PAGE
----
Italian President Sergio Mattarella calls for ′neutral government′ | Europe| News and current affairs from around the continent | DW | 07.05.2018
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Italian President Sergio Mattarella calls for 'neutral government'

Italy's president says the country will need to hold a fresh vote if bickering political parties cannot work together. Negotiations to form a government have been deadlocked since an inconclusive election in March.

Italian President Sergio Mattarella issued a stern warning on Monday amid failing government-building talks and proposed that a "neutral" administration be formed to lead the country until December.

Mattarella called on the bickering parties to show "responsibility" and support his currently unnamed government, adding that a new vote would have to be held if such an administration failed to find the necessary backing in parliament.

How the political crisis began

  • An Italian election on March 4 resulted in a hung parliament after none of the country's political forces managed to clear the 40-percent hurdle necessary to govern.
  • The 5-Star Movement (M5S) emerged as the largest single party with 32 percent of the vote, but has struggled to put together a coalition with its rivals.

Read more: Who are Italy's two leading populist parties: Five Star Movement and the League?

'No faith' in president's proposal

"Let the parties decide of their own free will if they should give full powers to a government ... or else new elections [should be held] immediately in the month of July or the autumn," Mattarella said in a televised statement.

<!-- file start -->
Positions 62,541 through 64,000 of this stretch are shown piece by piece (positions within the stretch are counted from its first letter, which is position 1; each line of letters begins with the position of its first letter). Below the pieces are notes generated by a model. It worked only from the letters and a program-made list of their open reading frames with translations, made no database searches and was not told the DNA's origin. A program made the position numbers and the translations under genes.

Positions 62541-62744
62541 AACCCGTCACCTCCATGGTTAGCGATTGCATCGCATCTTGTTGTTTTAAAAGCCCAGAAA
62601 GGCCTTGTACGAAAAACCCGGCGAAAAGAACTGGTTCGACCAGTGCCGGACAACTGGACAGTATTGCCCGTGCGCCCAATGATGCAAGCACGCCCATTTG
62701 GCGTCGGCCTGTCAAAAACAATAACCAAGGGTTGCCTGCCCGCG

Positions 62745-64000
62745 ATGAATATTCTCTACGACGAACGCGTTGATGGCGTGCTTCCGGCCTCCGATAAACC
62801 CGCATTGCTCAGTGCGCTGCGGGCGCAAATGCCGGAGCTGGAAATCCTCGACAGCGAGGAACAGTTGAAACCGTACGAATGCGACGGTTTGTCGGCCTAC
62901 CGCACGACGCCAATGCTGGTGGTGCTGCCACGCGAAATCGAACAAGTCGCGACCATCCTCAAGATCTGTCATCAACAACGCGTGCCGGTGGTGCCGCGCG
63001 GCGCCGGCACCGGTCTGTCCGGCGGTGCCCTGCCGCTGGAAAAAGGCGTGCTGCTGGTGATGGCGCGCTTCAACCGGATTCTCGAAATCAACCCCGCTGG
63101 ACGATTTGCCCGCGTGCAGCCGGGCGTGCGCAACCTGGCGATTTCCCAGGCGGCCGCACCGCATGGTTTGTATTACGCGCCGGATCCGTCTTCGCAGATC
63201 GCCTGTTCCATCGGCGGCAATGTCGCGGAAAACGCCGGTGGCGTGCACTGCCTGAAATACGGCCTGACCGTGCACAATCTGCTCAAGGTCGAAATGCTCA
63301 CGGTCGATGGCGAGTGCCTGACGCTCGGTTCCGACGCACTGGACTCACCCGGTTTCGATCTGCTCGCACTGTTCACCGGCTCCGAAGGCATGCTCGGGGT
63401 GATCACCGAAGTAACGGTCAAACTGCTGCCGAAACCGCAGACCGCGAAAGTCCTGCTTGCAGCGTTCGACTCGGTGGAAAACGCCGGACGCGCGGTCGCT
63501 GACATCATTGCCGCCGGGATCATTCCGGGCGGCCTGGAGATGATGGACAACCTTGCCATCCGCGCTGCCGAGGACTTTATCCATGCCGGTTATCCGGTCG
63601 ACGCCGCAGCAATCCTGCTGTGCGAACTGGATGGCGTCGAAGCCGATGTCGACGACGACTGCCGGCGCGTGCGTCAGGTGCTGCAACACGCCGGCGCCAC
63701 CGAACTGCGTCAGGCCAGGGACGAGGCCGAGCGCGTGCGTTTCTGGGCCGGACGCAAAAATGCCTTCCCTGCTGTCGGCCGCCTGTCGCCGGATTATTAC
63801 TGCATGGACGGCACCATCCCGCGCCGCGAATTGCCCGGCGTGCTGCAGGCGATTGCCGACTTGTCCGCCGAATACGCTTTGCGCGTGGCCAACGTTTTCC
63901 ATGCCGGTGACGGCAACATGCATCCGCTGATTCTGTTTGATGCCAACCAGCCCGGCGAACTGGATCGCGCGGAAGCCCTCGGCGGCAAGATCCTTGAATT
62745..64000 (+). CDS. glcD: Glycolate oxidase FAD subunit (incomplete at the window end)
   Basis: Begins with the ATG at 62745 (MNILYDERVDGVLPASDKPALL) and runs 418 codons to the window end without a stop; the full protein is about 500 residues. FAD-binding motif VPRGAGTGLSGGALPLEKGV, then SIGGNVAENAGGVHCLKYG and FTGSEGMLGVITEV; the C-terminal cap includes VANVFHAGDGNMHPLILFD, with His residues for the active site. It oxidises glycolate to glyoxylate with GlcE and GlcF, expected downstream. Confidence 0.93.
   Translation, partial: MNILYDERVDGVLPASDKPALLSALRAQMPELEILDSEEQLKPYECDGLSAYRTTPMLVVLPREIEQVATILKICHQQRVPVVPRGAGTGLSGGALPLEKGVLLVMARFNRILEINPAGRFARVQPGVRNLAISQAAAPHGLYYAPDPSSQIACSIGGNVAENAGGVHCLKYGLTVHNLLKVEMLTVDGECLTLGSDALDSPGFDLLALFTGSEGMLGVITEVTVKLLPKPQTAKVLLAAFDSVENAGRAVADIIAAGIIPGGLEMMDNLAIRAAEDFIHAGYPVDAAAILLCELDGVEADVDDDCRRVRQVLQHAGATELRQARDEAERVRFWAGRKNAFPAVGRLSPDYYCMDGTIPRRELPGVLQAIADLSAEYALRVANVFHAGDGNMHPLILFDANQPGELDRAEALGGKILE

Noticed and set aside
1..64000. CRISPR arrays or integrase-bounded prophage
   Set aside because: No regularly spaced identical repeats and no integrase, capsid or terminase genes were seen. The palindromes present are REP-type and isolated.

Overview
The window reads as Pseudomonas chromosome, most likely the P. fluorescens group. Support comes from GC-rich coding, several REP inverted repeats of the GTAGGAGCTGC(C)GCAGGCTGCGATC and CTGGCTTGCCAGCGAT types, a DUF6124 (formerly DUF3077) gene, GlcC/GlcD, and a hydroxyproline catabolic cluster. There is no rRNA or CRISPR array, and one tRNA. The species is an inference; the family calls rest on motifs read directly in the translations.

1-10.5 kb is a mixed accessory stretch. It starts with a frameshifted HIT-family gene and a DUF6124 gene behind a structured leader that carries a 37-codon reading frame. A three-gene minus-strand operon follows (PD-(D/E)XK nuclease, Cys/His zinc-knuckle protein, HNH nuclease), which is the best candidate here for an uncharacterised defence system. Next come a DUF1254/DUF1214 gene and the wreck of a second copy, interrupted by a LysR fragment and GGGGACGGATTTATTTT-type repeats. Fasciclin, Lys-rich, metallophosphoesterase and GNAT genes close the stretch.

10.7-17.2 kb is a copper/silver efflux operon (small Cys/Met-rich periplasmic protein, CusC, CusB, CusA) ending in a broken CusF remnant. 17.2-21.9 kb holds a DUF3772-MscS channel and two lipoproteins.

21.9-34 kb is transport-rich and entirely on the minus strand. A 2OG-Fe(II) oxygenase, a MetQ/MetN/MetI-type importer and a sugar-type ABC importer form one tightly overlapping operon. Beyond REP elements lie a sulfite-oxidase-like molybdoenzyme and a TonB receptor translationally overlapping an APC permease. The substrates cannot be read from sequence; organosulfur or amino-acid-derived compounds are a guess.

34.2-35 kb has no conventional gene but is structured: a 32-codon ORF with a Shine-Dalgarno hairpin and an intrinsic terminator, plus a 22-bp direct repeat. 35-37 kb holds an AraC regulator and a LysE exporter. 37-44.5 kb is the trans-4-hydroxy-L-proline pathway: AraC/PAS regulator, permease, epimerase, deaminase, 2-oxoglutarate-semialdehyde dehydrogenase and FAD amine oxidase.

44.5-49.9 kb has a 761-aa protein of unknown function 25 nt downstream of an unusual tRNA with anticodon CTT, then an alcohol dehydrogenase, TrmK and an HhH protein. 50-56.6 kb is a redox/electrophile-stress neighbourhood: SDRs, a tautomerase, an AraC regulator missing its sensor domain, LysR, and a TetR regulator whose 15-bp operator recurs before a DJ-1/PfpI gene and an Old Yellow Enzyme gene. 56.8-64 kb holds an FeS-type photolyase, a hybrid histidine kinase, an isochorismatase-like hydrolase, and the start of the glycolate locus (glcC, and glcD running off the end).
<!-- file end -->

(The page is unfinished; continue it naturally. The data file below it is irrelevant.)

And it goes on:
In a tweet, the leader of the 5-Star Movement, Luigi Di Maio said: "[We have] No faith in a "neutral" government, which is synonymous with a government of technocrats. We are going to vote in July."

Forza Italia, the party led by former prime minister Silvio Berlusconi, cautioned against rushing towards an early election: "We are not afraid of an election, but a summer [vote] does not help turnout. Autumn is better."

Acting leader of the centre-left Democratic Party (PD) Maurizio Martina praised Mattarella's plan: "We hope that it's heard by all political forces. The PD will not fall short in its support for his initiative." 

Read more: Opinion: Italy's uncertain political future

Why has there been a struggle to form a coalition government? The left-wing M5S offered to form a coalition with the far-right League, but the League has refused to ditch its alliance with Berlusconi's Forza Italia, which M5S will not cooperate with. The possibility of a M5S coalition with the PD was also ruled out last week when the PD's national leadership voted against pursuing any such alliance.

What would the neutral government do? The president said the neutral government would be given the task of drawing up a 2019 budget to stave off the threat of an automatic increase in sales taxes that would be triggered if the country's deficit floundered. He said the administration would also help Italy stick to its international obligations, including participating in a June European Council meeting. The government would then dissolve at the end of the year ahead of elections planned for early 2019.

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Italian parties deadlocked on coalition deal

law,nm/se (AP, dpa)

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